In addition, because the listings are updated daily and based on information taken directly from the Society's own official REGIS membership database, users can be certain this is the most up-to-date and authoritative source of information about solicitors on the Web.
Interestingly, although the service is primarily designed for members of the public looking for legal assistance, we understand from law firms involved in pilot tests of the service that it has also proved a useful way of vetting the credentials of job applicants, including whether they have a current practicing certificate. Would-be counterfeiters should note that the service contains a number of security measures, including "seed addresses," to prevent it being ripped off and copied.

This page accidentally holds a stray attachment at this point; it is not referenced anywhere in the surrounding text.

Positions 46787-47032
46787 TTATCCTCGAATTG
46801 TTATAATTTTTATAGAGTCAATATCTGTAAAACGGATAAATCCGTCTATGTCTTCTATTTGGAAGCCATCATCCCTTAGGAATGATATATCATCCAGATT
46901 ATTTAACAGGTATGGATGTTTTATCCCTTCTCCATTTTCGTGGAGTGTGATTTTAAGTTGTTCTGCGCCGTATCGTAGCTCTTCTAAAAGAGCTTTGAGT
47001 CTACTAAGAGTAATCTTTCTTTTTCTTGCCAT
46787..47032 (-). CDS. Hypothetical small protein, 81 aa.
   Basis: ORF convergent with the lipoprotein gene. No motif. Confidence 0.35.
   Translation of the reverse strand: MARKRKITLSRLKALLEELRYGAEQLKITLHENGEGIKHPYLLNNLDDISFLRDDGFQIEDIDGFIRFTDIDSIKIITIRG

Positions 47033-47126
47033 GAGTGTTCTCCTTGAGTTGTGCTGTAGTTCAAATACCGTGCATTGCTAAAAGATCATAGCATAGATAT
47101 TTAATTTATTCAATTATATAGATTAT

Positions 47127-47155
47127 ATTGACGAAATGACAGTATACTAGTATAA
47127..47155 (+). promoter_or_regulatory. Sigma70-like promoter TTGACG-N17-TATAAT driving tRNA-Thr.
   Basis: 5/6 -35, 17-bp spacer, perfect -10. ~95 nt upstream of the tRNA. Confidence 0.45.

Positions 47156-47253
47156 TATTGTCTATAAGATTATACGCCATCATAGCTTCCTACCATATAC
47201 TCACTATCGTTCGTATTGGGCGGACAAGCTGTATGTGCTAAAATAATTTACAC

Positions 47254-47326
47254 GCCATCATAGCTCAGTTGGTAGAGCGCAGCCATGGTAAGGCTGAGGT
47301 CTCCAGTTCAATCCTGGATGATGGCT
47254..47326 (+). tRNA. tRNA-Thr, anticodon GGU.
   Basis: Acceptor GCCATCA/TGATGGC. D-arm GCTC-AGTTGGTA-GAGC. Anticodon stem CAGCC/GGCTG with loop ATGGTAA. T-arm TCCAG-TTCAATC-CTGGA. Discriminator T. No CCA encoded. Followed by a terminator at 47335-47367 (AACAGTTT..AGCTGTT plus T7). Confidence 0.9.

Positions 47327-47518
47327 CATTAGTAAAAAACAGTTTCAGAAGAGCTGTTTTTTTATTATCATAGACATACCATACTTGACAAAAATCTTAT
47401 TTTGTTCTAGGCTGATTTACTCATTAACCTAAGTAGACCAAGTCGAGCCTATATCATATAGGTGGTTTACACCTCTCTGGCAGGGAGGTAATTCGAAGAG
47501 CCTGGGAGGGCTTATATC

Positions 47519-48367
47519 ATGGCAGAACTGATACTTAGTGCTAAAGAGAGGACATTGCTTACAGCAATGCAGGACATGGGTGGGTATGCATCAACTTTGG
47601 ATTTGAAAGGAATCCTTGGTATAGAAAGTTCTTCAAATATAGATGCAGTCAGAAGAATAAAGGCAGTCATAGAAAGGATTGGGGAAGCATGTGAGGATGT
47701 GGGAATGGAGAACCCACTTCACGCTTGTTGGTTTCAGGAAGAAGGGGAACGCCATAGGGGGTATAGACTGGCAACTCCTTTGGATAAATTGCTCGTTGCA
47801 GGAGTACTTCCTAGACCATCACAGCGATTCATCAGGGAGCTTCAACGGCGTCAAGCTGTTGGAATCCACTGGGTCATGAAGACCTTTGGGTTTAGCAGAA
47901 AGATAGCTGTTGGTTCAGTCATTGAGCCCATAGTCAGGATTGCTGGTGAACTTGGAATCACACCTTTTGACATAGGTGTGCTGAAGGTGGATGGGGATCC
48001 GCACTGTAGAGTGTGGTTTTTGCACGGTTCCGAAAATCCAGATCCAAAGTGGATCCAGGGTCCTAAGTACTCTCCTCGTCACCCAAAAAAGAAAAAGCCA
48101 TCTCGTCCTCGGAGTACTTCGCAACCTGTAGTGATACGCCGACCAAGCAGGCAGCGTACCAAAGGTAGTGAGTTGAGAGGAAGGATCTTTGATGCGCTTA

The Law Society seems to have what is known in Internet circles as a "category killer" -- a site offering such a comprehensive service that it is hard to see how anyone else can compete. With more than 20 U.K. sites already offering little more than online marketing directories of solicitors and law firms searchable by speciality, the Law Society service threatens to render most of them redundant.
Afterall, why should lawyers pay to be listed on one of these other sites when they will now automatically qualify for a free listing in Solicitors-Online and benefit from the Law Society's accompanying marketing activities?
Over the next six months a number of services currently relying on law fir banner advertising for their revenue risk going to the wall. In fact, files recently shown to me reveal the owners of one such site, which in May this year valued itself at the equivalent of $160-$240 million, have already downgraded this valuation to a mote conservative $32 million.
Clearly we live in interesting times.